Some students experience difficulty connecting to drab textbooks or abstract concepts. However, those same learners typically have little struggle connecting to stories. Through telling stories, you make life and learning more relevant, giving learners a better angle of engagement.
- A true story from your own life.
- A true story from the life of someone you know, like a friend, family member, or neighbor.
- A true story from the news or a current event.
- A story that took place sometime in history.
- A fictional story, with made up characters or events.
- An “Imagine if …” story that sets up a hypothetical situation.
Playful Literary Ideas: Play dough, sensory bin, story box, storytelling basket, dramatic play…
Farm to School | Book Lists | Open Library
Farm and Nature Books
Eating the Alphabet: Fruits & Vegetables from A to Z by Lois Ehlert
Big Red Barn by Margaret Wise Brown (farm)
From Tadpole to Frog by Wendy Pfeffer (spring/pond life/life cycles)
I Love Bugs! by Philemon Sturges (bugs)
Mr. Brown Can Moo, Can You by Dr.Seuss
The Kissing Hand by Audry Penn
Brown Bear, Brown Bear, What Do You See? by Bill Martin Jr.
Planting a Rainbow by Lois Elhert
22 Kids Gardening Books reviewed by Georgia Organics
- List of Lesson and Activity Books
- List of Children’s Books
- List of Books for Adults about Growing, Eating, and General Good Food Philosophy
- Websites with Additional Resources
- List of Recommended Equipment for a Classroom Kitchen
- List of Recommended Equipment for a School Garden
Plant & Garden Book List from Junior Master Gardener
The Junior Master Gardener Program and the American Horticultural Society honor engaging, inspiring works of plant, garden and ecology-themed children’s literature through the “Growing Good Kids – Excellence in Children’s Literature Awards” Program.
Secrets of The Vegetable Garden
By Carron Brown Illustrated by Giordano Poloni
Shine a light behind the special pages of Secrets of the Vegetable Gardento reveal a plethora of insects and plants living between the stalks, beneath the leaves, and under the soil of the vegetable garden. A glossary at the end of the book presents a few more facts about the fruits and vegetables grown in the garden.
Because of an Acorn
By Lola M. Schaefer & Adam Schaefer Illustrated by Fran Preston-Gannon
Because of an acorn, a tree grows, a bird nests, a seed becomes a flower. Enchanting die-cuts illustrate the vital connections between the layers of an ecosystem in this magical picture book. Wander down the forest path to learn how every tree, flower, plant, and animal connect to one another in spiraling circles of life. An acorn is just the beginning.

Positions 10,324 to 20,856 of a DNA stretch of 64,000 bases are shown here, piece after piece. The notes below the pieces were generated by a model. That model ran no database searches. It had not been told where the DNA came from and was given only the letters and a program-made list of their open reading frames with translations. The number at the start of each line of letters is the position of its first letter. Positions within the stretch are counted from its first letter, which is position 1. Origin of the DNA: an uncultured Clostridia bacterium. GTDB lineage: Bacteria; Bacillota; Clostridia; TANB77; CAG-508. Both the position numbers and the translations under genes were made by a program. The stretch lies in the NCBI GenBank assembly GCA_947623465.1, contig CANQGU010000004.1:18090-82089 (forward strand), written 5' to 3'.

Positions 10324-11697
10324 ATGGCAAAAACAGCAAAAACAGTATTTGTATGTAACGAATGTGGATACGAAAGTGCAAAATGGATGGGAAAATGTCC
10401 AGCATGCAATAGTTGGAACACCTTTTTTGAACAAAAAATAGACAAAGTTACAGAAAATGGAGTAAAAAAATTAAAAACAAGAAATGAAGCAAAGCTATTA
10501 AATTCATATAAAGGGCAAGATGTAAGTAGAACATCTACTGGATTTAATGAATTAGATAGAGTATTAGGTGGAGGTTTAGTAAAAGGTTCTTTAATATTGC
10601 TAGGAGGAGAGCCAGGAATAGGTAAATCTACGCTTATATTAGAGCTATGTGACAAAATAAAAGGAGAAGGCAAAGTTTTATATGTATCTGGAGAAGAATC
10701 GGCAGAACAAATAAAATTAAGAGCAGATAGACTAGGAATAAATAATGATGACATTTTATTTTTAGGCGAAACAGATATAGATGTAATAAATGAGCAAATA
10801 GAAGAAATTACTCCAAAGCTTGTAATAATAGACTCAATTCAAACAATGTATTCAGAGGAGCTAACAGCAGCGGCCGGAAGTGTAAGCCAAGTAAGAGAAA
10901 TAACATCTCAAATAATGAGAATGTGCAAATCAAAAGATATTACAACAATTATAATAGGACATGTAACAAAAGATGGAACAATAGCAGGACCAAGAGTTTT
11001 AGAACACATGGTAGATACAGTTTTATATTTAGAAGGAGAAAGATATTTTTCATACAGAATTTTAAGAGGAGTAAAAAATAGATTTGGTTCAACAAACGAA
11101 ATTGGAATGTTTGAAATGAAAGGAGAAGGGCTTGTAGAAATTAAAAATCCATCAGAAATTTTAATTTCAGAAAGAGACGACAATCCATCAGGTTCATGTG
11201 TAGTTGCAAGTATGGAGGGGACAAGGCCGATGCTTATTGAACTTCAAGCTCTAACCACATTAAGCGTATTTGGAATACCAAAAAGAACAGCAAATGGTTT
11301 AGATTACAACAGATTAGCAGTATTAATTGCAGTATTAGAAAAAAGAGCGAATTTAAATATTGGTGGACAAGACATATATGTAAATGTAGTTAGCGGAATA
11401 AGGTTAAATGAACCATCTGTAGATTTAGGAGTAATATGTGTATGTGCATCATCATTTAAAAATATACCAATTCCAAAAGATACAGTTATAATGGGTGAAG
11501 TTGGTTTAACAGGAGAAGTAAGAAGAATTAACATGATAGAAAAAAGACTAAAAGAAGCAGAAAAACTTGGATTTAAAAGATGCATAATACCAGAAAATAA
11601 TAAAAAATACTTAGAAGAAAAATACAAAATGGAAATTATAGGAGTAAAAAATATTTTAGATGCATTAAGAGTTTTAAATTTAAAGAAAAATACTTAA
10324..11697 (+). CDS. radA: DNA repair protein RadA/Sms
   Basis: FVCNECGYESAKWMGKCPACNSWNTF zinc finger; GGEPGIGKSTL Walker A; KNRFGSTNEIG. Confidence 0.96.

Sleep Tight Farm
By Eugenie Doyle Illustrated by Becca Stadtlander
A captivating exploration of how a family gets a farm ready for the snow of winter, Sleep Tight Farm lyrically connects each growing season to the preparations at the very end of the farm year. This beautiful and informative book paints a fascinating picture of what winter means to the farm year and to the family that shares its seasons, from spring’s new growth, summer’s heat, and fall’s bounty to winter’s well-earned rest. All year long the farm has worked to shelter us, feed us, keep us warm, and now it’s time to sleep.
Good Trick Walking Stick
By Sheri Mabry Illustrated by Jonny Lambert
From eggs buried in an ant colony under the winter snow, to the shedding of exoskeletons, to growing a replacement appendage, the amazing insect introduced in Good Trick Walking Stick will fascinate budding entomologists and nature lovers of all ages.
By Katherine Pryor Illustrated by Anna Raff
The first zucchini of a summer garden is always exciting, but what happens when the plants just keep growing…and growing…and growing? Zora soon finds herself with more zucchini than her family can bake, sauté, or barbecue. Fortunately the ever-resourceful girl comes up with the perfect plan–a garden swap!
Before We Eat: From Farm to Table
By Pat Brisson Illustrated by Mary Azarian
Milk doesn’t just appear in your refrigerator, or apples on your kitchen counter. Before we eat, many people must work very hard planting grain, catching fish, tending animals, and filling crates. In this book, vibrantly illustrated by Caldecott Medalist Mary Azarian, readers find out what must happen before food can get to our table to nourish our bodies and spirits.
Water, Weed and Wait
By Edith Hope Fine & Angela Demos Halpin Illustrated by Colleen Madden
When Miss Marigold challenges the kids at Pepper Lane Elementary to turn an unpromising patch of their schoolyard into a garden full of fruits, flowers, and vegetables, they know they’ll need all the help they can get. Soon everyone in the community is lending a hand—including an unlikely neighbor with a soft spot for gardening—and it isn’t long before peppers, zuccchini, sugar peas, snapdragons, zinnias, and much more are growing and blooming.
Our Apple Tree
By Gorel Kristina Naslund
Illustrated by Kristina Digman
Here’s a whimsical and very useful look at the lifecycle of the apple tree. With two helpful tree sprites to guide them, readers travel from spring, when the apple tree blossoms, through summer, when the fruit grows, to fall and the harvest. Along the way, they learn about the life of the tree and some of the animals—from insects that pollinate the flowers to deer that eat the fallen fruit—that visit. With lovely, delicate illustrations this is an excellent choice for the classroom–and the garden!